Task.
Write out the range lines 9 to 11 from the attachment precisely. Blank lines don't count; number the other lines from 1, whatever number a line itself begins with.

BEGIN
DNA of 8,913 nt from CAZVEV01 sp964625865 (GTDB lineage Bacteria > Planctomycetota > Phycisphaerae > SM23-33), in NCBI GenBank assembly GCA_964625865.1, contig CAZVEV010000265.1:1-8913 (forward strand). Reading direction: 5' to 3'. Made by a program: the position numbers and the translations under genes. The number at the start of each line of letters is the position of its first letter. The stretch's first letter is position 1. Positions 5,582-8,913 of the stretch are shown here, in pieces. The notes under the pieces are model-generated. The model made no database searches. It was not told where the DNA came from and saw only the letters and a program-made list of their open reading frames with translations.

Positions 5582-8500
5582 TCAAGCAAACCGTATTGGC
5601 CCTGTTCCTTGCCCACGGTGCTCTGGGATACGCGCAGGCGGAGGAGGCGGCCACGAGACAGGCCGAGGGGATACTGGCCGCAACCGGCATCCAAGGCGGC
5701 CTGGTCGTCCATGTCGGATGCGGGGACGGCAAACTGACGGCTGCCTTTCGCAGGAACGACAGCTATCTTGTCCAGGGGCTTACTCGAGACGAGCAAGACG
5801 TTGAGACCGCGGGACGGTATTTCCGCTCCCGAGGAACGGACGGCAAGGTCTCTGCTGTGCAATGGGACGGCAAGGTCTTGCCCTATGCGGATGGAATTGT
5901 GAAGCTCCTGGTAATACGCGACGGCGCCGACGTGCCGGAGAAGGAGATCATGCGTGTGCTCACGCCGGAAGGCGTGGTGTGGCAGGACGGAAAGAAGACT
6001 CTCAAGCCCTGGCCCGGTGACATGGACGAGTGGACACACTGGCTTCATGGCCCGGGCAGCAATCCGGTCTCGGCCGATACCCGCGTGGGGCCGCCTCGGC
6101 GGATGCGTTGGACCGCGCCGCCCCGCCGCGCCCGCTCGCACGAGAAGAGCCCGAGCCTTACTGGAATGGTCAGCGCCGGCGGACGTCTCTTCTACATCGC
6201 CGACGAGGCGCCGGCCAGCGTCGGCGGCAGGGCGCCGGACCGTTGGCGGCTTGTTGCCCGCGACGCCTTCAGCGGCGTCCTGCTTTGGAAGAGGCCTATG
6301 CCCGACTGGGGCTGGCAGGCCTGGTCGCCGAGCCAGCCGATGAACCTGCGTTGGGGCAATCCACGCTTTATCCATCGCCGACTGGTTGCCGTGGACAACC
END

6101 GGATGCGTTGGACCGCGCCGCCCCGCCGCGCCCGCTCGCACGAGAAGAGCCCGAGCCTTACTGGAATGGTCAGCGCCGGCGGACGTCTCTTCTACATCGC
6201 CGACGAGGCGCCGGCCAGCGTCGGCGGCAGGGCGCCGGACCGTTGGCGGCTTGTTGCCCGCGACGCCTTCAGCGGCGTCCTGCTTTGGAAGAGGCCTATG
6301 CCCGACTGGGGCTGGCAGGCCTGGTCGCCGAGCCAGCCGATGAACCTGCGTTGGGGCAATCCACGCTTTATCCATCGCCGACTGGTTGCCGTGGACAACC